About an hour later, Mr. Grandison is served what we would now call a rib-eye steak and a dish of potatoes, with yellow cheese dripping out like lava and a crispy crumb topping, served by the cook himself. Grandison tastes, smiles...and beams. "This is exactly right!"

The cook is offered a drink, the company roars its approval, and everyone tucks into what they believe to be a real taste of luxury. With everyone stuffed and well-oiled, Mr. Grandison gets a lavish sum for his proposal. Next week, Grandison has skipped town, but the cook is overjoyed. He's reverse-engineered Delmonico's specialty! The resulting recipe becomes a house favorite, and is copied freely by local housewives, aiming to inject a little glamor into Thanksgiving dinner.

Meanwhile, a few towns down the train line, Mr. Grandison is sitting down to a strip steak with a dish of potatoes, rice and sharp Cheddar in Hollandaise sauce..."It must be a miracle to get the true Delmonico's potatoes here...It's exactly right."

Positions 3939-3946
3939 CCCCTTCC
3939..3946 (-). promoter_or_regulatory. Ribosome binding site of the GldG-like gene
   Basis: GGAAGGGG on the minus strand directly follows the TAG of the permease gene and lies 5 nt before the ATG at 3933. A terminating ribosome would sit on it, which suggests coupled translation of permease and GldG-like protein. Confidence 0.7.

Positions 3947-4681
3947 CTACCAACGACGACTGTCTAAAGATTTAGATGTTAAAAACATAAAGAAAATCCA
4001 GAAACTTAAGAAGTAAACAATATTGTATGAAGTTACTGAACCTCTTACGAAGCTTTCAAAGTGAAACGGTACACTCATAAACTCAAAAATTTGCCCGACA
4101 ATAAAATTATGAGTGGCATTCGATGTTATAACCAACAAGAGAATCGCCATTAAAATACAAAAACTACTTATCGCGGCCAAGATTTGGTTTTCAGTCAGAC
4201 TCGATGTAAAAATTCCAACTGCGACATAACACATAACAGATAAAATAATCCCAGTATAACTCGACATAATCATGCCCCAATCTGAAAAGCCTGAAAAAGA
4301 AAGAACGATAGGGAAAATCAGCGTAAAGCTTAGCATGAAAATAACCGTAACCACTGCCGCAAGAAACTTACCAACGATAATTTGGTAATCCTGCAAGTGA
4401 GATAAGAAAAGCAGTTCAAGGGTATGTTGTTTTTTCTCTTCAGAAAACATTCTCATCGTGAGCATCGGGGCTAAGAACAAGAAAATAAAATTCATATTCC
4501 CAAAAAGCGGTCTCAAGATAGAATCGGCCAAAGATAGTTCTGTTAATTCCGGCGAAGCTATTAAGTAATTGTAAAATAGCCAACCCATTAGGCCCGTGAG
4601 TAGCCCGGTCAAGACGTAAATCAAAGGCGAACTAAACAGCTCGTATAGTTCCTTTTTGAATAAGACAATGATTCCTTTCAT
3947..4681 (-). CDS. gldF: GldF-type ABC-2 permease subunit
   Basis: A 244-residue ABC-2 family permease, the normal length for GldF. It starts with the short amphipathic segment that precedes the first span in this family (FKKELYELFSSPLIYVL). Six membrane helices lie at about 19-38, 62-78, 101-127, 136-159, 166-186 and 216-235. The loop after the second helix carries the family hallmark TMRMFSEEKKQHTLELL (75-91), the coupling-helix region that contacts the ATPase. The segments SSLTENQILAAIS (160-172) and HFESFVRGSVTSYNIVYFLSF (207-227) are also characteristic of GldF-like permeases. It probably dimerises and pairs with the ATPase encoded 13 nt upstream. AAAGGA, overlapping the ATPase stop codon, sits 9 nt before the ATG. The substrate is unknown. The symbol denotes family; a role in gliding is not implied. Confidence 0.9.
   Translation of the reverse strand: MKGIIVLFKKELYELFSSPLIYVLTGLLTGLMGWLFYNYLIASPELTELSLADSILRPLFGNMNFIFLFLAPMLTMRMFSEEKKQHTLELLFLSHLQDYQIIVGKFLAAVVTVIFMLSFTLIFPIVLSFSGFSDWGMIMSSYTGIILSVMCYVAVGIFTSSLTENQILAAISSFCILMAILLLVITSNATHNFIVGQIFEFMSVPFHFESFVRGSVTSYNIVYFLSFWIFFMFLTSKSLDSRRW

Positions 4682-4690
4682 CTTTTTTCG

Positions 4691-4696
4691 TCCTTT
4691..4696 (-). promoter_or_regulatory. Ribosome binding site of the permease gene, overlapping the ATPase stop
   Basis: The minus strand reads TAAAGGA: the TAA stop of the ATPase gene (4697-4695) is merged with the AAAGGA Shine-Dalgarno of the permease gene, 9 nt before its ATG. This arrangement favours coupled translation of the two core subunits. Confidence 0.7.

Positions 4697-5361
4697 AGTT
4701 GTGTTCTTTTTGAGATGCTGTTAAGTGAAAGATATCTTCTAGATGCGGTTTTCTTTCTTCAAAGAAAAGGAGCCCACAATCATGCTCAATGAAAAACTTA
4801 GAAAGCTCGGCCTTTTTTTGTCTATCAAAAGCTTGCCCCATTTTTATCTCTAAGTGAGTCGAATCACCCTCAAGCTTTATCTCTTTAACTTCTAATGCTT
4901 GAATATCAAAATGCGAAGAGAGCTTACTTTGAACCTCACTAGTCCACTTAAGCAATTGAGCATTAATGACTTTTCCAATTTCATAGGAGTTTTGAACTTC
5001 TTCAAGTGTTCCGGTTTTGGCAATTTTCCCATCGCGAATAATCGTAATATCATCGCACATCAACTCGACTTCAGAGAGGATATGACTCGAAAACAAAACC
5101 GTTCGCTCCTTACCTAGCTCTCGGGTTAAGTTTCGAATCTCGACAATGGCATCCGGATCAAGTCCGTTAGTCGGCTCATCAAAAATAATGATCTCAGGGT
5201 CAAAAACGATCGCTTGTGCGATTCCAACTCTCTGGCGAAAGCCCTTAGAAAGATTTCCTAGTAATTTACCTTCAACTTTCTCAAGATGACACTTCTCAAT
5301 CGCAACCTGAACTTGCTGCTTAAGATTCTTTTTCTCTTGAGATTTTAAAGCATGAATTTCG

Real Delmonico potatoes are a triumph of umami and cream, surprisingly light, with a delicate ricelike texture. They should need nothing, not butter, salt or pepper to make them utterly delicious. Incredibly, they're listed as a breakfast dish in The International Cookbook, adding that they're a good side dish for steaks, chops, and roasts of all kinds. I'd go so far as to serve them with mushrooms as a luncheon dish.

718. DELMONICO POTATOES (Filippini's recipe, gently edited, with some modern interpolations...)

Parboil four washed, quartered, and unpeeled potatoes until just undercooked.
(I add a chicken boullion cube to the water as well.)
Shred coarsely with a grater (or food processor).
Place in a frying pan (nonstick is best) with
3/4 cup cold milk
1/4 c. cream
1/2 t. salt
1/4 t. white pepper
1/4 t. grated nutmeg
folded in gently (you want a ricelike texture, not mashed)
and saute on medium-heat, gently stirring occasionally for ten minutes.
Then add